Ron has been a SAW board member since 2002 and a SAW open mic host since 2004. He currently hosts three open mic’s: Brewer’s Alley in Frederick on Mondays, the Epicure in Fairfax on Wednesdays, and The Athenaeum once a month in Alexandria.    

    Ron’s philosophy on life is best summed up in his own words: “I love meeting people with potential and doing whatever I can to help them.”  Well put, Mr. Goad.  We are so lucky to have you in Washington.  

    --Written by Nicole Belanus, SAW Communications Director

  • 07/22/2014 5:45 PM | Deleted user

    The summer months are the perfect time for the working songwriter to tackle the things that just don’t seem to get done during the “busier” parts of the year.  Much like New Year’s Eve, many of us start to make our “to do” lists when the warmer weather arrives fully expecting that this summer we will make the most of our slightly more relaxed work and family schedules.  Yet how often do those lists go largely untouched?  Did we end up repainting the family room, cleaning out the attic, or catching up on other household chores that we’ve put off for too long -- or did the summer just breeze us by yet again?  As songwriters, we all probably have “to do” lists related to our music.  If we don’t want this summer to pass us by without taking on some of our goals, we’ll have to make the most of our “lazy days” this summer.  

    Here we are in mid-summer and now is the perfect time to re-examine our goals as songwriters.  Some goals might be small: to restring your guitar, for example.  Others, no doubt, will be much larger in scope: to finally start that song collaboration or record that album.  Once we are able to pinpoint what it is we really want to get out of our songwriting (getting more gigs, working on an album, submitting a song to a contest) we should start to be able to break down the seemingly unattainable goal into smaller tasks.  (I know, I know...we musicians don’t tend to be too organized...but a little planning will go a long way!)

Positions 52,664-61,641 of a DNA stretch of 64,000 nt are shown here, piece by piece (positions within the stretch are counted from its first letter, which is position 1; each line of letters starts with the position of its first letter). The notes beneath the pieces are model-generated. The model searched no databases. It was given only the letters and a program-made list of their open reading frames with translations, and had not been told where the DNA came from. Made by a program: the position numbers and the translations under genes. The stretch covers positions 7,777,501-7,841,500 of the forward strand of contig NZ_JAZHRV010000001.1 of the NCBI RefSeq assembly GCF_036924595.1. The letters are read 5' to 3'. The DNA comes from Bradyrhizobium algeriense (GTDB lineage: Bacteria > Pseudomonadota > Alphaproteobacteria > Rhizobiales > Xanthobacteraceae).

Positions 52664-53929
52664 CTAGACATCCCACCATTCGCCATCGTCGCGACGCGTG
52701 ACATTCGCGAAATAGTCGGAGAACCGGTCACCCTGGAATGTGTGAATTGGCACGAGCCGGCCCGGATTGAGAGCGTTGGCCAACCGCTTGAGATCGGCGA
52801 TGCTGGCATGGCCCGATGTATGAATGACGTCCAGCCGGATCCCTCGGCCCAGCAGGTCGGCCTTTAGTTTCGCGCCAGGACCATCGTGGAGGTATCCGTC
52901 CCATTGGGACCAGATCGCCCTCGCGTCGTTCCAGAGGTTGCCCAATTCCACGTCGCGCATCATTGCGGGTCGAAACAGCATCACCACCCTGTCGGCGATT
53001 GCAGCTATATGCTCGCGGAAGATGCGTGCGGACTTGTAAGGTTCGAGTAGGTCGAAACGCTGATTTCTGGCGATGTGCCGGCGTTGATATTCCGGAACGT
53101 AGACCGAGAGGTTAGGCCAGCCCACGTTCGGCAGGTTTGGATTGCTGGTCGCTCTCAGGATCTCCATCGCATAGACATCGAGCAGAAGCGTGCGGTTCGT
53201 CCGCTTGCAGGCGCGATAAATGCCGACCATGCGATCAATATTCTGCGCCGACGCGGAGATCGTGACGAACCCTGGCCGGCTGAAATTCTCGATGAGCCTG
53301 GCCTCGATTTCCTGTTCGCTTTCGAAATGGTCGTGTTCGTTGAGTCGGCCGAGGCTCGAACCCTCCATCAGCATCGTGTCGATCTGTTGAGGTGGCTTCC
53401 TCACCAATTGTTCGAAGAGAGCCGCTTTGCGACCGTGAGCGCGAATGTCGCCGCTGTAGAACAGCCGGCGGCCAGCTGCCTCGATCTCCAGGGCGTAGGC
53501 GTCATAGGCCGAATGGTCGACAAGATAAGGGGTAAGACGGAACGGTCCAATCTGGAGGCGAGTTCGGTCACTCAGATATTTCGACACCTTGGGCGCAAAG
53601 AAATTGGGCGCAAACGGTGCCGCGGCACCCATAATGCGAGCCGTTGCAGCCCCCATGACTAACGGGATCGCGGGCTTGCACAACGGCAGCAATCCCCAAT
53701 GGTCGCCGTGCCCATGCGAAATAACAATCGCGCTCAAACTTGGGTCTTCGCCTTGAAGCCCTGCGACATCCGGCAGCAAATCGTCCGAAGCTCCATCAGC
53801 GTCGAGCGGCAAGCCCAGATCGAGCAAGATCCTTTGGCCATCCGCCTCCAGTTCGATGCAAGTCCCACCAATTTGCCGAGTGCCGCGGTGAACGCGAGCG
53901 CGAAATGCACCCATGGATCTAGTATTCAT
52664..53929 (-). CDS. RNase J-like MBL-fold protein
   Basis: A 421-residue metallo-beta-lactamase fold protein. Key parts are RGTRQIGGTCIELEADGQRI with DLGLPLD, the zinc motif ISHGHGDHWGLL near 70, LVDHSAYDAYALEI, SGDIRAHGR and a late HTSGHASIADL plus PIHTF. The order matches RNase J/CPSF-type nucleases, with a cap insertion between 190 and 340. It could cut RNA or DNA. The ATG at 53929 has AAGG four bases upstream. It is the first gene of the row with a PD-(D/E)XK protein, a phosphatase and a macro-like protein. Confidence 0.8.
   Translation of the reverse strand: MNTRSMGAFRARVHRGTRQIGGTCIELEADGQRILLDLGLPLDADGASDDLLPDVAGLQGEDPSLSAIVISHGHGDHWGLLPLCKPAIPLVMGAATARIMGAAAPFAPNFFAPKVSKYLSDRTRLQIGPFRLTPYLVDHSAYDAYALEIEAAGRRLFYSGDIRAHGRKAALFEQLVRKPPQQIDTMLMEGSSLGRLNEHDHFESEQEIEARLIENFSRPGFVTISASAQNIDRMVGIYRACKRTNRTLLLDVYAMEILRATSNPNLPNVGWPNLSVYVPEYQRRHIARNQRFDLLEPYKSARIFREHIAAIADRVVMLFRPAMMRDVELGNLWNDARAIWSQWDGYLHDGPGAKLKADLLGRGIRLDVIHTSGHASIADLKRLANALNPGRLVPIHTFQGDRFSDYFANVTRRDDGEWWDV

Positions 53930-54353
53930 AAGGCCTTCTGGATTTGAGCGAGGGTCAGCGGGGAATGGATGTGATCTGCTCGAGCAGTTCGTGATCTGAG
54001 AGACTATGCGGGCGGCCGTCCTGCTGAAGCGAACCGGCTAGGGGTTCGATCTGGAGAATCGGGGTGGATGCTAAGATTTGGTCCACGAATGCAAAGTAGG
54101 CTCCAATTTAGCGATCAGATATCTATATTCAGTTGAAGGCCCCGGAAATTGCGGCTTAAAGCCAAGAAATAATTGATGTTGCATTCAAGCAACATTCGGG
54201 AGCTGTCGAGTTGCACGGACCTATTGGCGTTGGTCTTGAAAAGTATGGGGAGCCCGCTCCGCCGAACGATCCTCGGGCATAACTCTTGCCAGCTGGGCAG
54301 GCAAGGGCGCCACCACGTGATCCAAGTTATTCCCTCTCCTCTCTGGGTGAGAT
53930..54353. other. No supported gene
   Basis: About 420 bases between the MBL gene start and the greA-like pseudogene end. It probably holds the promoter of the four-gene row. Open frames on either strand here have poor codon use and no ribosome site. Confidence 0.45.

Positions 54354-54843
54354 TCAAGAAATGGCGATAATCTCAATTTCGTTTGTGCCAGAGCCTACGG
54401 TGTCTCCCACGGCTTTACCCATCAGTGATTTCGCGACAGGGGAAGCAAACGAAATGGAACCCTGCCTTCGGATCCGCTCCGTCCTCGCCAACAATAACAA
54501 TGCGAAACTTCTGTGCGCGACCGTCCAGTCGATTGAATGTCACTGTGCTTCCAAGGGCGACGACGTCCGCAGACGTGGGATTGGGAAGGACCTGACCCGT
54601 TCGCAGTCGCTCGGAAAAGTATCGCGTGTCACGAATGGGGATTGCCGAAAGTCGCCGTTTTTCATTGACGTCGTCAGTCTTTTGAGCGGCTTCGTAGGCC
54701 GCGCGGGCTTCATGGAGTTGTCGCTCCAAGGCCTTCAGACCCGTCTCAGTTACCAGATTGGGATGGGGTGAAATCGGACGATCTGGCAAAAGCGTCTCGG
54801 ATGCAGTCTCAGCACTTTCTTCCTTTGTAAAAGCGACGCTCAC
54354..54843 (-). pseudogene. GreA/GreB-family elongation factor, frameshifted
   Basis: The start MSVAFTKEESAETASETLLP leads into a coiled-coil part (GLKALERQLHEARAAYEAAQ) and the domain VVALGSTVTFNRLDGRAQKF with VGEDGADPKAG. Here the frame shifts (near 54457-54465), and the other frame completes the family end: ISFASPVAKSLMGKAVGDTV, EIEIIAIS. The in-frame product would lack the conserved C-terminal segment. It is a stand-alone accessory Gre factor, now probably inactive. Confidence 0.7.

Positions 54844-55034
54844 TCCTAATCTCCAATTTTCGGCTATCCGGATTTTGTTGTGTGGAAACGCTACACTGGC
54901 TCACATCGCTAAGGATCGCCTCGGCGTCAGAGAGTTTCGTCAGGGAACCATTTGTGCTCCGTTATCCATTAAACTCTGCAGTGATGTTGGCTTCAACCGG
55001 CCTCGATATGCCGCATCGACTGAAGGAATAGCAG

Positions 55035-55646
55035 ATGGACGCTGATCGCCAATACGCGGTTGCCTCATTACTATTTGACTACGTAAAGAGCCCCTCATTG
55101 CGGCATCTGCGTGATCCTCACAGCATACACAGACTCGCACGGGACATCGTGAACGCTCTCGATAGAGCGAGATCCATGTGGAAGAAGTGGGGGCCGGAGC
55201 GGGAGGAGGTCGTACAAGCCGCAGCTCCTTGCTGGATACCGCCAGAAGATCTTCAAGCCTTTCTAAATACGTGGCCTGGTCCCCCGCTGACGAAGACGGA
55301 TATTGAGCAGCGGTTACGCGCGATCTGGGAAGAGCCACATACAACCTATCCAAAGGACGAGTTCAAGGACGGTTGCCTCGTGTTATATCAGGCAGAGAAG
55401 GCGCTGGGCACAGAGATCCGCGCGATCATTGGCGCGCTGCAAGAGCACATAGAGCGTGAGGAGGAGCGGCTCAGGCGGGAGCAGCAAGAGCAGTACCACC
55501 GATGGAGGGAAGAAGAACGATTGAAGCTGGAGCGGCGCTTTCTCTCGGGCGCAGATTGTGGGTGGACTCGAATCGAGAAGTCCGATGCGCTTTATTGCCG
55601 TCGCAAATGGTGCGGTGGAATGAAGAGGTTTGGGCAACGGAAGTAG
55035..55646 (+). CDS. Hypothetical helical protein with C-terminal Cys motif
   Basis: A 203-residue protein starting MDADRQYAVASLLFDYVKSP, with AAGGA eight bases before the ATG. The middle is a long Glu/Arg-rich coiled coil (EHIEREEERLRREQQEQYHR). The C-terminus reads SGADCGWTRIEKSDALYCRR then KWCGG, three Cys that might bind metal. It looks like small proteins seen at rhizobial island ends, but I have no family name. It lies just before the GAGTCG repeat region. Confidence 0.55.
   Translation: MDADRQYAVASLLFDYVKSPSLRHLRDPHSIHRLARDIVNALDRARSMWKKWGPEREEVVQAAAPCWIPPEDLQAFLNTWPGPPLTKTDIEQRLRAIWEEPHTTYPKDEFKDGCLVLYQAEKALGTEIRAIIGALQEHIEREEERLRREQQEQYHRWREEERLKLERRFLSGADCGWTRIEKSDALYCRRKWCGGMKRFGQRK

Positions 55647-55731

By spending just 20 minutes every day on our chosen top priority (too many and they won’t get done!) we should be able to cross off that long-awaited goal in no time.  For example: want to submit to a contest?  Our Mid-Atlantic Songwriting Contest is open for submissions through September 15th, so you have plenty of time this summer to work on your song and get it ready for a rough recording before then.  How about starting by going through your repertoire and choosing what you consider to be your top 3 songs?  Then play them for your friends, family, coworkers, other songwriters, strangers, etc. (anyone willing to listen) and have them vote for their favorite.  It’s always a good idea to get outside perspective...we tend to be so close to our art that it’s impossible for us to be objective.  Once you’ve gotten feedback from others, make your final decision(s).  (MASC lets you enter multiple songs!)  If you don’t have a budget for studio time, record your song using Garage Band, Audacity or another program on your computer.  If you have access to a studio or a friend who has better quality recording equipment, see if you can exchange recording time for a favor that you can provide for them.  Then listen to your recording to make sure that it sounds clear and share it with your friends and family.  If others can understand your words and consider the quality as “passable”, then you’re ready to submit!